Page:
|Thickness||Tissue thickness can either be controlled by adjusting the gelatin (and all other dry components) concentration of the glop, and (to an extent) by how much glop volume is coated per surface area. I mostly work with a 10% gelatin content in the glop, which is a fairly thick tissue, but have also tested thinner tissues by coating less volume.|
|Factor||Notes / tests|
|Support material||Tried Yupo and various transparency materials, mostly polyester laserjet transparencies. Also tried ‘no support material’ by pouring tissue onto transparent tissue support (gelatin-subbed polyester sheet) and exposed through the back, developed on the substrate. Also tried gelatin- and acrylic-sized paper.|
|Pre-treatment||The Yupo I have used straight out of the pack, but also with pre-treatments involving washing with sodium hydroxide and/or acid solutions, scrubbing with calcium carbonate + ethanol (like cleaning glass plates for wet plate collodion), sanding the yupo with fine-grit sandpaper, sizing with acrylic medium, and subbing with hardened albumen and with hardened gelatin.|
The polyester sheets I have tried with hardened albumen and gelatin subbings, and also sanded with fine-grit sandpaper.
Tests with paper used paper sized with 25g/m2 gelatin hardened with chrome alum.
Glop & tissue manufacturing
|Factor||Notes / tests|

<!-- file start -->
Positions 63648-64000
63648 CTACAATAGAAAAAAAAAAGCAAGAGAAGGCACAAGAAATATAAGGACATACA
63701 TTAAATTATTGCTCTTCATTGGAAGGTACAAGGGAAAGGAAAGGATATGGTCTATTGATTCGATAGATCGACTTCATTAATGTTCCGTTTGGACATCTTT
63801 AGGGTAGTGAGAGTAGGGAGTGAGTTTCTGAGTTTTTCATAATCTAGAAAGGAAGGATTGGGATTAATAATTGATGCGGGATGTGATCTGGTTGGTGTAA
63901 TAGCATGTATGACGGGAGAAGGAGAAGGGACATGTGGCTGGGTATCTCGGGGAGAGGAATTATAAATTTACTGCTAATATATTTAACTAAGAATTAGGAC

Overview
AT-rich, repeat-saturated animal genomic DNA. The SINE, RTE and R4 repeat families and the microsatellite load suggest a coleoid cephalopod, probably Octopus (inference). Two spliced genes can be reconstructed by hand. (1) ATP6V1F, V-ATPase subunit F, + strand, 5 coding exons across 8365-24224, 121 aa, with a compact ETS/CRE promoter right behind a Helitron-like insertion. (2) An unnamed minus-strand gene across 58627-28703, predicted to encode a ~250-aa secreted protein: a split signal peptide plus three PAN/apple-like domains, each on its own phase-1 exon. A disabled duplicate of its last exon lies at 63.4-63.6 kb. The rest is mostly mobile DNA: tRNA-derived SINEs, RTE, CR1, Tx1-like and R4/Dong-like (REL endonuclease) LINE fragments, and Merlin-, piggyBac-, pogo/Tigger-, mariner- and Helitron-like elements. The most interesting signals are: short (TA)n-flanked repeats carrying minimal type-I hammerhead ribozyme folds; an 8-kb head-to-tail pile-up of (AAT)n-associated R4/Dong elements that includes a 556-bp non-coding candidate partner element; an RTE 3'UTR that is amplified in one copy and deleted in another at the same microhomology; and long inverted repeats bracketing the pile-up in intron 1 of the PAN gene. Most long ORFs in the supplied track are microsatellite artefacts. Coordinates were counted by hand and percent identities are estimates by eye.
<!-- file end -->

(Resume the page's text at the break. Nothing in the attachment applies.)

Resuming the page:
|Temperature||Tried glop melt and off-gassing temperatures of 37.5C (sous-vide) up to nearly 50C (soldering hot plate set to 51C).|
|Bloom period||The time allowed to let the gelatin bloom. Never controlled this precisely, but ranging from just a few minutes (<5) up to maybe half an hour. Very short bloom periods result in problems with unmelted gelatin particles.|
|Off-gas period||The time allowed for bubbles to dissipate from the glop; I’ve gone as short as about an hour with still some bubbles remaining, up to many hours (~8?)|
|Tissue pour height||Test tissues generally poured to a wet height of 0.83 to 0.94 mm (15ml to 17 ml of glop per 12x15cm tissue). Tried thinner tissues down to around 0.5mm average wet height.|
|Tissue dry time||Until thoroughly dry to the touch, but varied between just dry (tissue still flat and pliable even at low sugar content) to very dry (curly tissue).|
|Lighting||Produced tissue under regular white LED room light as well as red/orange only light. This factor extends also to lighting during other tissue handling activities (pre/post exposure, development).|
|Factor||Notes / tests|
|Tissue age||Not controlled, but tried fresh tissues (<24 hours old) up to probably 2 months.|
|Tissue pre-treatment||Tried wiping the tissue surface with ethanol or acetone. Rationale being the possibility of some kind of greasy film being present on the tissue, creating transfer problems. No effect; note also that exposure through the back of a transparent tissue support and development in situ circumvents any tissue-surface anomalies that may be present.|
|Light source||Tried Philips UV-BL tubes (peak wavelength ca. 360nm, spectrum ca. 350nm – 410nm emphasis on shorter wavelengths), 400nm LEDs, 365LEDs, combined 365 + 400nm LEDs, sunlight (direct and cloudy day). The 400nm LEDs and cloudy daylight exposures give problems with vastly insufficient hardening in highlights and upper midtones. |
Direct sunlight, UV-BL tubes and 365nm and 365+400nm combined LEDs give similar results (also contrast!) when compensated for strength / exposure time. Direct sunlight had a small edge over LED, but this is probably due to better collimation than wavelength distribution etc. The better collimation makes tiny inter-grain image areas image more discretely, allowing them to stick a little better. The same highlight problems persist, however.